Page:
Global macroeconomic policy seems to be veering between world-historic deficit spending (as is the case in the U.S.) to near-Dickensian austerity measures (as is the case in the United Kingdom). But both policies fail to understand what got us to the current mess—which is why both policy prescriptions are misguidedly trying to recapture the good ol' days before the current depression. But those days of Hummers and McMansions are not only gone—they were a lie. Here's why. - Gonzalo Lira
The Goldman Markets team has put together this handy analysis on a proposed set of metrics that could be used to spot capitulation days, based on such inputs as VIX, options skew,daily trading volume relative to the 50 DMA, magnitude of sell-off, return from S&P’s intraday low to close, and the Fama-French winner/loser momentum. Based on the correct spotting of true capitulation days, Goldman predicts that those buying stocks following dramatic sell offs leads to abnormal profits. On the other hand Goldman refuses to mention the alternative: shorting the market on dayswhen stocks, which now have an implied correlation of about 1 and no associated volume, melt up alongside the risk-FX squeeze. Furthermore, there is no accounting of those situations where after a several hundre d point drop, the Federal Reserve refuses to get involved, which as Alan Greenspan pointed out, is unlikely, due to the Fed's perception that the market is the one true indicator of economic health (and nothing less than a case of the tail wagging the dog.) Lastly, one should not forget the abysmal track record of Markets' group top 2010 trade recommendations, presented below as of today: with 2 out of 9 top recommendations profitable, clients who have bet against Goldman's sell side advice have made a mint.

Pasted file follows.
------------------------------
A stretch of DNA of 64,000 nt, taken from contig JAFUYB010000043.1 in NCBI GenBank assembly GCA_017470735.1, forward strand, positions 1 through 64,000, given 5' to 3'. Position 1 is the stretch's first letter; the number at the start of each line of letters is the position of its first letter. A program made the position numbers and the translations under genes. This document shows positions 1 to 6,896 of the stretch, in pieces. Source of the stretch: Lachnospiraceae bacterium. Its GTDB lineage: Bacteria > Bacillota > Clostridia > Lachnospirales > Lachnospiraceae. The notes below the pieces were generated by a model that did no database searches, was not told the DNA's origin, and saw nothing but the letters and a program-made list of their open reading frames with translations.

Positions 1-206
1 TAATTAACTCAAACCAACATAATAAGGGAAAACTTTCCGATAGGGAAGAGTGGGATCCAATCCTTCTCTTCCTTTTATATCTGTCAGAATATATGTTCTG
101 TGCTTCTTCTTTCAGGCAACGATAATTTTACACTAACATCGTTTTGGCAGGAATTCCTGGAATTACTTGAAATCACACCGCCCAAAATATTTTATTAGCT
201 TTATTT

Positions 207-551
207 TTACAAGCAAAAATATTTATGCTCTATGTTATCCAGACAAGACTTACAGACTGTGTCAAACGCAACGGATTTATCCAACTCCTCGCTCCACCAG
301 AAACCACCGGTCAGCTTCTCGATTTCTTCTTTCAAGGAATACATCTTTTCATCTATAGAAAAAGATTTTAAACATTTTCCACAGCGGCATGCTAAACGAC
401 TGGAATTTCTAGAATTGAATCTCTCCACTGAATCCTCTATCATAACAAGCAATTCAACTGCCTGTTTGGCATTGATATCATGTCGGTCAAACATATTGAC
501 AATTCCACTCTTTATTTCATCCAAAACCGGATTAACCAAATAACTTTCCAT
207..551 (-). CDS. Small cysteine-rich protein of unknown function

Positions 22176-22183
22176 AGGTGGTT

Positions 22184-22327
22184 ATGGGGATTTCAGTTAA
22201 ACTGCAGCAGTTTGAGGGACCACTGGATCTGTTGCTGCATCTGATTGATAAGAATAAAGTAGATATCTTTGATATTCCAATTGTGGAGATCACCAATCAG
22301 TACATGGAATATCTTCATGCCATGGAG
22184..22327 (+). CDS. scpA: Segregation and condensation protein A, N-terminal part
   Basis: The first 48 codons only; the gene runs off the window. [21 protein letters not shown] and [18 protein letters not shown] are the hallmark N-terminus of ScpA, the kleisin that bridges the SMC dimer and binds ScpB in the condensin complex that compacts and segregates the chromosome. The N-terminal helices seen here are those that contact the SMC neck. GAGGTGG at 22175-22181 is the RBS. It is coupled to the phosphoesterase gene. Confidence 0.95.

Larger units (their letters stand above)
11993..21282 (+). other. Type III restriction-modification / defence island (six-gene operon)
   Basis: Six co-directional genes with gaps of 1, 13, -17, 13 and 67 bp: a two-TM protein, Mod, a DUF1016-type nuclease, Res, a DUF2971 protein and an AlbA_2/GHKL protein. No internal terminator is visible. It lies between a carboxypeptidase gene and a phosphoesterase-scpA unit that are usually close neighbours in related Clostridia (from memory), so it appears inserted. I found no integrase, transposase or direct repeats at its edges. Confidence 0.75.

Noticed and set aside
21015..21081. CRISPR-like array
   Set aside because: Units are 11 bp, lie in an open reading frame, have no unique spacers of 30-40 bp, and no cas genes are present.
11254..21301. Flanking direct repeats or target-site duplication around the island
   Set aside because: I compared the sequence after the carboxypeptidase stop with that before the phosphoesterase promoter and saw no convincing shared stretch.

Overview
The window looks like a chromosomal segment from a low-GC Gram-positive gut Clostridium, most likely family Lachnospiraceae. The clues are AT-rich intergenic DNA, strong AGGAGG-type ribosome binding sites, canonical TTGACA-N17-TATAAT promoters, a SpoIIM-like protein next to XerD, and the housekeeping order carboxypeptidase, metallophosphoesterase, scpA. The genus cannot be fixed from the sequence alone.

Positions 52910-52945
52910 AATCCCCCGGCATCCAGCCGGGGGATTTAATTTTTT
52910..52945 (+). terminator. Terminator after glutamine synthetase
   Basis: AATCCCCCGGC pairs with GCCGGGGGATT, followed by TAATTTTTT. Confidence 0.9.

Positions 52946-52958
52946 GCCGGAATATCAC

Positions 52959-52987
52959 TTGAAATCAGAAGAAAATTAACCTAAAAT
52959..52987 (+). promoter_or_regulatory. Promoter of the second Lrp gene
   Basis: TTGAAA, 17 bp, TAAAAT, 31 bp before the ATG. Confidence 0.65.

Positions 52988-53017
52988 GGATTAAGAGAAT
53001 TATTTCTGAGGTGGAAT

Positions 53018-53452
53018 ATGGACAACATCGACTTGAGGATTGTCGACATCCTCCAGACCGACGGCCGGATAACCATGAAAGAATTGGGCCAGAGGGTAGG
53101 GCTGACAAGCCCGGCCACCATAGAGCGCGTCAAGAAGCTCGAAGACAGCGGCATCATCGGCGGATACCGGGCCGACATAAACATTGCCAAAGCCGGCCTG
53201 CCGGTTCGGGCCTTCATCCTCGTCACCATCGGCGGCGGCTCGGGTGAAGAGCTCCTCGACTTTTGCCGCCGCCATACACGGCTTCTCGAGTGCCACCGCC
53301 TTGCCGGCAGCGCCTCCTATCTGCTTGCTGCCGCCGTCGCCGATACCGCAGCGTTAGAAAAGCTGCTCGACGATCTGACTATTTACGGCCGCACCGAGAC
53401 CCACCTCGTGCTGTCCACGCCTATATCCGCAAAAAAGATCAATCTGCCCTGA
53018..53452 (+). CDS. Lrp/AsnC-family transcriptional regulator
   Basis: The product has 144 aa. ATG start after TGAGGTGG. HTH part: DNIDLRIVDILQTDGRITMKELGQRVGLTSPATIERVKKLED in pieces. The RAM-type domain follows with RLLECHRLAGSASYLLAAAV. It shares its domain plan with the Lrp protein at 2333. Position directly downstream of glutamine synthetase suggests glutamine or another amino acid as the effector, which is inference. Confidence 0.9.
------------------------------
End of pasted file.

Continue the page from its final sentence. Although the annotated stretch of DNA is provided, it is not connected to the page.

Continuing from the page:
Last weeks activity in Gold was a welcome respite from the last month’s blood bath for the longs. What we are curious about was the reason for last week’s rally. Was it:
1. Small short squeeze on the physical side, and a sign of things to come?
2. A Technical dead cat bounce before the trend lower continues?
3. The market reassessing the BIS swap deal somewhat?
4. QE2 beginning to be priced into the markets?
Things in the middle east are back to normal (which means the usual deadly massacre), although with a twist. An earlier rocket attack on the Israel port city of Eliat missed its target completely, and instead slammed into Aqaba, in neighboring Jordan, located 6 miles away just over the border. Instead of firing the rockets from Israel and prompting immediate airborne retaliation, the launch point for today's attack was Egypt, which prevent Israel (or should that be Jordan) from retaliating. Sky News reports that the reason for the shelling is connected to a recent agreement that will see the Palestinian authorities talk face-to-face with the Israelis, and radical elements, who do not want that to happen, are escalating the violence as a means to stop it. It is unclear if Jordan will also escalate now that its own territory has been impacted in the ongoing conflict, and it is also to be seen how Egypt will react should it become perceived as a peripheral zone of cross-border attacks.
- U.S. Spies Buy Stake in Firm That Monitors Blogs, Tweets (Wired)
- Analysis - FX intervention may be a losing game (Reuters)
- Big investors fear inflation (WSJ)
- Time to Buy Dollars as Euro Economies Reach Limits of Austerity (Bloomberg)
- Japan Limits Forex Trades of ‘Mrs Watanabes’ (FT) perhaps the record vol in FX seen over the past 2 months will finally decline, although nobody is holding their breath
- Bernanke recouped personal losses in 2009 (Reuters)
- Talk On High-Speed Trading Hacks Pulled From Security Conference (Forbes)
- Just because generating profits based on "optimistic projections" about debt writedowns is a guaranteed way to generate value, HSBC and BNP profits "beat" forecast after bad debts tumble (Reuters)
- For good economic forecasts try flipping a coin (Bloomberg)